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IDS To Call For Urgent ESA Overhaul As Part Of Drive To Reduce Welfare Costs

August 24, 2015

Disabled people and those too sick to work will be the next group feeling the impact of the Government’s drive to reduce the cost of welfare and the numbers out of work.

In a major speech on Monday, the Work and Pensions Secretary Iain Duncan Smith will warn that Employment and Support Allowance (ESA) – the benefit paid to the sick and disabled – needs to be urgently overhauled, because too few ESA claimants are being helped to get work.

He also wants the system for deciding who is eligible for ESA tightened up.

 Since he took on responsibility for overhauling the welfare state in 2010, Mr Duncan Smith has seen the number of people on Jobseekers’ Allowance fall by almost 700,000, nearly halving the 2010 figure, but the numbers on ESA have stayed stubbornly high at more than 2.5 million, a fall of about 90,000.

He blames a fault in the way ESA was devised. He is expected to say: “When ESA was introduced in 2008 it was intended to be a short-term benefit, with the vast majority of people being helped to return to work.

“ESA may have been designed with the right intentions, but at its heart lay a fundamental flaw.  It is a system that decides you are either capable of work or you are not. This needs to change – things are rarely that simplistic.

“We need to look at the assessment we use for ESA – and I want to look at changing it so that it is better geared towards helping to get people prepared for and into what work they may be capable of, rather than parking them beyond work.”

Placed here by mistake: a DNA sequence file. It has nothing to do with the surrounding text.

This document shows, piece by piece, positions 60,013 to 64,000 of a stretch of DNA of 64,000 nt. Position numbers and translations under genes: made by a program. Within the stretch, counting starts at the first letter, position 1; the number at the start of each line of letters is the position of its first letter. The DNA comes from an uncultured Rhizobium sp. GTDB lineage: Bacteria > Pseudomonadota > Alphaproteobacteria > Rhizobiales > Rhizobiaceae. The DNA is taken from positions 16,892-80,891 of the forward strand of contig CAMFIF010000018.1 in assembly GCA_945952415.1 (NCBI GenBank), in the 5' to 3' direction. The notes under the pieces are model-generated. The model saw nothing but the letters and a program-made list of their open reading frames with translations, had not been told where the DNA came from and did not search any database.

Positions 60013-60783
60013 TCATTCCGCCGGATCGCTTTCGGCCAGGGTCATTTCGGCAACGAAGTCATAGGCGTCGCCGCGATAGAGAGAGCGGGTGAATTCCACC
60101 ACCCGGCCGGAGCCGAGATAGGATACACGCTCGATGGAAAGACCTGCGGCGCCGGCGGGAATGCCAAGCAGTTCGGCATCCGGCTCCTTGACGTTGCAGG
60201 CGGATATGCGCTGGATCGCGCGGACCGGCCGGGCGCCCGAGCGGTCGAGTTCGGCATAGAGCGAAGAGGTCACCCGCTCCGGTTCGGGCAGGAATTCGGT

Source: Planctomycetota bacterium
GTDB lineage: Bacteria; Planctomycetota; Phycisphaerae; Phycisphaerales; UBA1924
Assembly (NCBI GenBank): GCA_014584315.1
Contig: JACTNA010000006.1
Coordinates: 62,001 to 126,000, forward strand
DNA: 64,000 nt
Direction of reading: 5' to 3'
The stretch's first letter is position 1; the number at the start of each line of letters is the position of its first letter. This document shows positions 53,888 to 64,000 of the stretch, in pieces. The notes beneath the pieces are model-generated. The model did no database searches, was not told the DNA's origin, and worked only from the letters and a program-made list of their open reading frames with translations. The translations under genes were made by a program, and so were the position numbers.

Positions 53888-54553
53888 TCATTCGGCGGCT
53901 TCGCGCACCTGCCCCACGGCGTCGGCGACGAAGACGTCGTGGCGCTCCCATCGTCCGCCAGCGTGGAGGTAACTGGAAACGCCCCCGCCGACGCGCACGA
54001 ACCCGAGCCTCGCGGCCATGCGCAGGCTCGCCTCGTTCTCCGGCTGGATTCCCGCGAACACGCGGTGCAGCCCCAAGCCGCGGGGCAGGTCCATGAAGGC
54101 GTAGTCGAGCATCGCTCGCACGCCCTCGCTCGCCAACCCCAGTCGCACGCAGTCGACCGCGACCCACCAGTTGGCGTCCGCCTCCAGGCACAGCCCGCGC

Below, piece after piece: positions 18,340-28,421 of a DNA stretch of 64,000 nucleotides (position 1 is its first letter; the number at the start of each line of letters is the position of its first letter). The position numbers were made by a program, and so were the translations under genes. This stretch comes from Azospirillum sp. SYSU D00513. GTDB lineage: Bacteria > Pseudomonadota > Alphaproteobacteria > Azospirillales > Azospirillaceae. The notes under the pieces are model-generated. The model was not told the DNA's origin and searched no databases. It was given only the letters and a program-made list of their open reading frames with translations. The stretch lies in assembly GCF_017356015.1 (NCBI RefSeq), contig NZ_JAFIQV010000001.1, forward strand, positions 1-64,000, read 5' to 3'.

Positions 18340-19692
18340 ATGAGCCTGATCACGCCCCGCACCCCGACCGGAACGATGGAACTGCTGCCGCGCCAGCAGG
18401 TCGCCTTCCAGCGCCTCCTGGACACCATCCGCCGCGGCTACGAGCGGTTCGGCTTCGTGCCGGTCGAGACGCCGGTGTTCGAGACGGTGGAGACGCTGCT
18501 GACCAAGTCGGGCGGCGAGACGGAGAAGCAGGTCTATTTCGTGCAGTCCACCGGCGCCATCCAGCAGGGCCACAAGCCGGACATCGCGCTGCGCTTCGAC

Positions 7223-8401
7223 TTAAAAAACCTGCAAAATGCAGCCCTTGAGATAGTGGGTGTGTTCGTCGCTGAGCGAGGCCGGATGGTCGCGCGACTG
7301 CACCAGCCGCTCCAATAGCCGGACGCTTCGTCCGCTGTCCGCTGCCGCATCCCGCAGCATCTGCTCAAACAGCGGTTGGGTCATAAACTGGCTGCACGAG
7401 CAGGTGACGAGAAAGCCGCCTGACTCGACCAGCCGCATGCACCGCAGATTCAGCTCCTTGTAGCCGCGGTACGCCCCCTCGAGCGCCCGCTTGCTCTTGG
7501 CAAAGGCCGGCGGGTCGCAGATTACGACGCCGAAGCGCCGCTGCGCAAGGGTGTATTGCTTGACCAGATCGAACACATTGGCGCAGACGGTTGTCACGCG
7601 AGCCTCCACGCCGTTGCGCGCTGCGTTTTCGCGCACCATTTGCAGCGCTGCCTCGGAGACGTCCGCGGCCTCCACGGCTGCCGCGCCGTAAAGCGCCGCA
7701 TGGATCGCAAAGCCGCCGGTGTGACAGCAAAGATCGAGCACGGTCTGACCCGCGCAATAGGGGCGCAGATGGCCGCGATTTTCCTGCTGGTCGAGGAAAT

Mr Duncan Smith is adamant that people who are genuinely too ill to work will still be protected by the welfare state, and he will stress that for many people – particularly those with mental issues – being in work acts as an effective therapy.

But others may fear that he is reacting to pressure to cut the welfare bill by any means that he can.

The Chancellor George Osborne wants the social security budget reduced by £13bn a year by 2020-21.

In his budget speech in July, Mr Osborne announced a £640bn cut in welfare payments for people in the work related activity group (WRAG), who are categorised as not fit enough for work, but able to carry out “work related activity”– a move condemned by disability rights campaigners.

According to the Disability News Service, the percentage of people living in households where at least one member was disabled and who were in “absolute poverty” rose from 27 per cent in 2012-13 to 30 per cent in 2013-14, an increase of about a tenth in just one year. It is feared that the drive to reduce the cost of ESA will mean more disabled people living in poverty.